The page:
My right hon. Friend the Member for Leeds, South deserved understanding then, and deserves thanks now, for having been the man in the middle who could not escape causing resentment from that fact. He got more kicks than ha'pence for his trouble at the time, not least from the then Opposition. If that situation existed today, and if that negotiating machinery existed today, the local authority representatives on the negotiating machinery would find it a great deal more difficult to cope, with the rigid restrictions on local authority expenditure which the present Government have imposed.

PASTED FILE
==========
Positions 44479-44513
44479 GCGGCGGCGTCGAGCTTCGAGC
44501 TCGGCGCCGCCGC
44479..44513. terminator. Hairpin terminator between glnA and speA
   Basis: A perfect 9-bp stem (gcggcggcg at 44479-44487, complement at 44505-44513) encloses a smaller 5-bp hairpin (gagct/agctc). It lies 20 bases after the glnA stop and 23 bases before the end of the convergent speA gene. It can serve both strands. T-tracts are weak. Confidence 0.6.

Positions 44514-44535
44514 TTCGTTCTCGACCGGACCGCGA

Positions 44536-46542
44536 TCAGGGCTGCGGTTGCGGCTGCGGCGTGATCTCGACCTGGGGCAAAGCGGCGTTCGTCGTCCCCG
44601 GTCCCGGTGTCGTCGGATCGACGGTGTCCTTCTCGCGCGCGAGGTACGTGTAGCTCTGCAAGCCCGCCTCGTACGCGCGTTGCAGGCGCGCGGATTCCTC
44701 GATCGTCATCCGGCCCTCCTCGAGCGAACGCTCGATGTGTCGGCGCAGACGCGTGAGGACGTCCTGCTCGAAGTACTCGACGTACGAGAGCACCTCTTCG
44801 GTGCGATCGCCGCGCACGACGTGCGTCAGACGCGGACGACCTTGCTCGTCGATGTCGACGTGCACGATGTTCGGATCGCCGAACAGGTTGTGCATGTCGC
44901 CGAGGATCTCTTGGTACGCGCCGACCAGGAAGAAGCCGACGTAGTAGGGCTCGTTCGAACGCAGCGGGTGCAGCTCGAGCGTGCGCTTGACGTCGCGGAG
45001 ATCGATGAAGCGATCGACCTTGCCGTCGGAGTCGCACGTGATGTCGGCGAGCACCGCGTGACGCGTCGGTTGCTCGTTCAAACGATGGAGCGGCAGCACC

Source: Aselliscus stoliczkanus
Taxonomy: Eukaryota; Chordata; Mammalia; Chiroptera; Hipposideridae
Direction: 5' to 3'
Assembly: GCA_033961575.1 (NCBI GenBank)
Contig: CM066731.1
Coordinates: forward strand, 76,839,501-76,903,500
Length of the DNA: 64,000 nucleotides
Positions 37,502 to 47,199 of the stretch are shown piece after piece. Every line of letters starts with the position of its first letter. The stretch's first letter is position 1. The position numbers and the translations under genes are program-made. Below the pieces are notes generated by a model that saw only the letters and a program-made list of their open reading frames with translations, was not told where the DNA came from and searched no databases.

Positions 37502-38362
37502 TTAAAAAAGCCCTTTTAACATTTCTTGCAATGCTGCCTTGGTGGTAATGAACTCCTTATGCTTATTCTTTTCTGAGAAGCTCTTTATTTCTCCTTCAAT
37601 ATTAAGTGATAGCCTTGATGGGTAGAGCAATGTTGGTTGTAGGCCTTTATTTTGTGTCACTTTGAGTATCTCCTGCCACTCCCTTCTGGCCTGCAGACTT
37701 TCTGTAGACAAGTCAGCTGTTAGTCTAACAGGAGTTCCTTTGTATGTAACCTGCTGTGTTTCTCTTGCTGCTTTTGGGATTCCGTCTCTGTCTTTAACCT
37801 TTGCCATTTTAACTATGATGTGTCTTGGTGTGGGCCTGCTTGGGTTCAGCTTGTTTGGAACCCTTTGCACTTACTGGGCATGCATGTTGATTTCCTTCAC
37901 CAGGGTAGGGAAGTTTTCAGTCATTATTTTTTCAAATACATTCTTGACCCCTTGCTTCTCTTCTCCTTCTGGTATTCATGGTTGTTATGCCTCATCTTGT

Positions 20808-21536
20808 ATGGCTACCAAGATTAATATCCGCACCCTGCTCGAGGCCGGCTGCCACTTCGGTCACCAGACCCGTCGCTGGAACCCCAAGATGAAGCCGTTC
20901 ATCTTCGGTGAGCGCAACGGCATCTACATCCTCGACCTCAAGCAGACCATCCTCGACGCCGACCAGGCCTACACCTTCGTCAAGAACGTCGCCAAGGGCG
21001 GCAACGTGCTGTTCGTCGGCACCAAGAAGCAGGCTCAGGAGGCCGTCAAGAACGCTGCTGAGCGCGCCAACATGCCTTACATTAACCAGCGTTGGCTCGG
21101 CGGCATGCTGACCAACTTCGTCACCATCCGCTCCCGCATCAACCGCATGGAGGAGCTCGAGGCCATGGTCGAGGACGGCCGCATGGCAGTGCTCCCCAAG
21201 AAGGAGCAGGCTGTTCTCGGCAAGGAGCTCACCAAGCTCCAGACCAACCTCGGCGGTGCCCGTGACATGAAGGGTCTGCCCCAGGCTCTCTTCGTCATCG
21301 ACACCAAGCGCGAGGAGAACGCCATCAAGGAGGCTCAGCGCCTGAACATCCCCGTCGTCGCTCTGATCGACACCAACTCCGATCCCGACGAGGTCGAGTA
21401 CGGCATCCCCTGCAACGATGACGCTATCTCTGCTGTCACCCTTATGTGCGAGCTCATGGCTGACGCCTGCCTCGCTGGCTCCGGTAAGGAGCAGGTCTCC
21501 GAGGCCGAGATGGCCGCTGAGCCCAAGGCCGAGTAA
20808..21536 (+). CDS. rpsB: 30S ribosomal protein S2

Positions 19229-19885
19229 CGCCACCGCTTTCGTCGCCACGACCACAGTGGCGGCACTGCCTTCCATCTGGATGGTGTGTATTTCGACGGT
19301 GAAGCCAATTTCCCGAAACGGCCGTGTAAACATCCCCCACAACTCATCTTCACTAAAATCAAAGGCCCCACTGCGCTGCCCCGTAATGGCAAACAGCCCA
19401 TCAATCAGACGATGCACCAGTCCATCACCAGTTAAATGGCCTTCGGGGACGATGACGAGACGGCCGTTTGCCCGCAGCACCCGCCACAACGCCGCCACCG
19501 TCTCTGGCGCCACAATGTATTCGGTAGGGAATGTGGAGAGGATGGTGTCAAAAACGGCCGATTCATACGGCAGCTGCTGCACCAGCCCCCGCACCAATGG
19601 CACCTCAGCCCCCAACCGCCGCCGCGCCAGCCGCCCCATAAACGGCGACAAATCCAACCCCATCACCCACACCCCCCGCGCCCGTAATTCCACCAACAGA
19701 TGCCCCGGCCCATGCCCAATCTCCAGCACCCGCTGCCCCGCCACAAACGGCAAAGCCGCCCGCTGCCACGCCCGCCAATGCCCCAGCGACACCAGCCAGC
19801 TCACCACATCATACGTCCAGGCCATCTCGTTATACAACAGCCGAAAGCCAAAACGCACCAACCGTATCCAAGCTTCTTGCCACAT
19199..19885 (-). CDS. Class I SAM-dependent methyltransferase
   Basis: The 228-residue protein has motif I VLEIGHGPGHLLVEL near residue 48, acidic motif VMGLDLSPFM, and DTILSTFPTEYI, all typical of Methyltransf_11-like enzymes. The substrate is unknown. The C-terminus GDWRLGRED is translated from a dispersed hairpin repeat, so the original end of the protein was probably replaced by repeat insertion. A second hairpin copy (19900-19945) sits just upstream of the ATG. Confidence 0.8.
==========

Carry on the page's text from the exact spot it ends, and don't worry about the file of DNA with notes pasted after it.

The police service has emerged from that unhappy period. The recommendations on pay made by the Edmund-Davies committee set up by my right hon. Friend have had a dramatic effect on recruitment, as the Minister said. Wastage is down by 30 to 40 per cent. and recruitment is up by 30 to 40 per cent.

This Bill, on the surface, deals with rather technical and detailed arrangements for negotiating police pay, but behind it lies a more fundamental question of the status of the police in relation to local and national government. We should address ourselves to that fundamental issue in the course of this debate, at least to some extent. It was, after all, the feeling of some of the Police Federations that they should negotiate with the national Government, not with local government, which led to the walk-out about three years ago, and the new arrangements provided for in the Bill to some extent reflect that preference.